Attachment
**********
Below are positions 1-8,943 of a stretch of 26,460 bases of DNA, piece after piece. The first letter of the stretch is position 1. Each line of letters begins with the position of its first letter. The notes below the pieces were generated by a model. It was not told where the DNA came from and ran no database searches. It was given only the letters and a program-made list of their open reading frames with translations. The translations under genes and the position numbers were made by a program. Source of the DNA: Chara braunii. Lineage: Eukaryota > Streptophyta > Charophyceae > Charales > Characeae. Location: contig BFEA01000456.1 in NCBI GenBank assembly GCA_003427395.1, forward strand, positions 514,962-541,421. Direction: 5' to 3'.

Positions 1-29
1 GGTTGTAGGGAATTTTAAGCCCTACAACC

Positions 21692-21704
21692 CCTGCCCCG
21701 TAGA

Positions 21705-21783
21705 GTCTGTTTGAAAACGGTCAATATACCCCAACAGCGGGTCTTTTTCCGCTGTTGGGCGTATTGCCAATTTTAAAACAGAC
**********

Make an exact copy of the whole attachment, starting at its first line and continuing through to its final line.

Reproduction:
Below are positions 1-8,943 of a stretch of 26,460 bases of DNA, piece after piece. The first letter of the stretch is position 1. Each line of letters begins with the position of its first letter. The notes below the pieces were generated by a model. It was not told where the DNA came from and ran no database searches. It was given only the letters and a program-made list of their open reading frames with translations. The translations under genes and the position numbers were made by a program. Source of the DNA: Chara braunii. Lineage: Eukaryota > Streptophyta > Charophyceae > Charales > Characeae. Location: contig BFEA01000456.1 in NCBI GenBank assembly GCA_003427395.1, forward strand, positions 514,962-541,421. Direction: 5' to 3'.

Positions 1-29
1 GGTTGTAGGGAATTTTAAGCCCTACAACC

Positions 21692-21704
21692 CCTGCCCCG
21701 TAGA

Positions 21705-21783
21705 GTCTGTTTGAAAACGGTCAATATACCCCAACAGCGGGTCTTTTTCCGCTGTTGGGCGTATTGCCAATTTTAAAACAGAC